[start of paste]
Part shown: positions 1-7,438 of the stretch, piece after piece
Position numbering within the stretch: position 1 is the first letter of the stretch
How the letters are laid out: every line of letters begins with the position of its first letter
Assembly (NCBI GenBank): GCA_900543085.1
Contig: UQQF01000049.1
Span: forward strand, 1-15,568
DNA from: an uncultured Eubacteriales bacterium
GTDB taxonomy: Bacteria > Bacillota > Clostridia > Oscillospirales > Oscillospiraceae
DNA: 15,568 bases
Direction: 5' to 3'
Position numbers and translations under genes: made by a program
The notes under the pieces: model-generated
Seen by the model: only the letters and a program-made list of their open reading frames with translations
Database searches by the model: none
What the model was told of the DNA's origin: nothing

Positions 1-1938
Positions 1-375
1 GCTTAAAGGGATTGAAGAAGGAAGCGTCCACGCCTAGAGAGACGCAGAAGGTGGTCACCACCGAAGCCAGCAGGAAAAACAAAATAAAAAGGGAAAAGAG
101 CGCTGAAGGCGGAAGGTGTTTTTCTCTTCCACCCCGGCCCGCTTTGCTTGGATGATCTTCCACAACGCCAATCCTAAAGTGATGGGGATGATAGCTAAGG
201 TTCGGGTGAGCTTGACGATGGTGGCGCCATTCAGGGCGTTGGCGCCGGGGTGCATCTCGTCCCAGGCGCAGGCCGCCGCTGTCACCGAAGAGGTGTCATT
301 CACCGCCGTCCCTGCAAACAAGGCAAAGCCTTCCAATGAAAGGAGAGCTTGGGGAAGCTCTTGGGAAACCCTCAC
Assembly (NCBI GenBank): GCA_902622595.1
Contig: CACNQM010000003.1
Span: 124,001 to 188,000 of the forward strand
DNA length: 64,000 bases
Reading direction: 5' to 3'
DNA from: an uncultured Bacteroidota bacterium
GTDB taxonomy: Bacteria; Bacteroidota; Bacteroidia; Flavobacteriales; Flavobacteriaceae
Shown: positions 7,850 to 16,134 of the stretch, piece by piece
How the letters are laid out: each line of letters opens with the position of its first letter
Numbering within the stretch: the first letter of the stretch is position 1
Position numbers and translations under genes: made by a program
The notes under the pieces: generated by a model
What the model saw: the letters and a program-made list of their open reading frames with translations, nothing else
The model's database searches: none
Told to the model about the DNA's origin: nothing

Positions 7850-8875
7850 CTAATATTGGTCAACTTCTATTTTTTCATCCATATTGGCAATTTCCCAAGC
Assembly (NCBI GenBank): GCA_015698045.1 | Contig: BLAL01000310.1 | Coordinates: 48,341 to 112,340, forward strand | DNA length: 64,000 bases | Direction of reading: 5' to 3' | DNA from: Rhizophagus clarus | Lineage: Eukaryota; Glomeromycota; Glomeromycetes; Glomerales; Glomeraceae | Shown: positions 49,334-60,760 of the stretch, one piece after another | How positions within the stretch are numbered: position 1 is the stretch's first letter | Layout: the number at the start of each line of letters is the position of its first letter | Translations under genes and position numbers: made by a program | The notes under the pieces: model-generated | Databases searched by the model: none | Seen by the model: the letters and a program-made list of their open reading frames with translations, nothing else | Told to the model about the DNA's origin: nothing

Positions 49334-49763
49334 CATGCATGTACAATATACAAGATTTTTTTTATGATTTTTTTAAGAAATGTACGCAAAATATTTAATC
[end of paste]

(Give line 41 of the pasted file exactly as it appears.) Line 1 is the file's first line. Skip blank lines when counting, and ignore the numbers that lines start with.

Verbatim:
49334 CATGCATGTACAATATACAAGATTTTTTTTATGATTTTTTTAAGAAATGTACGCAAAATATTTAATC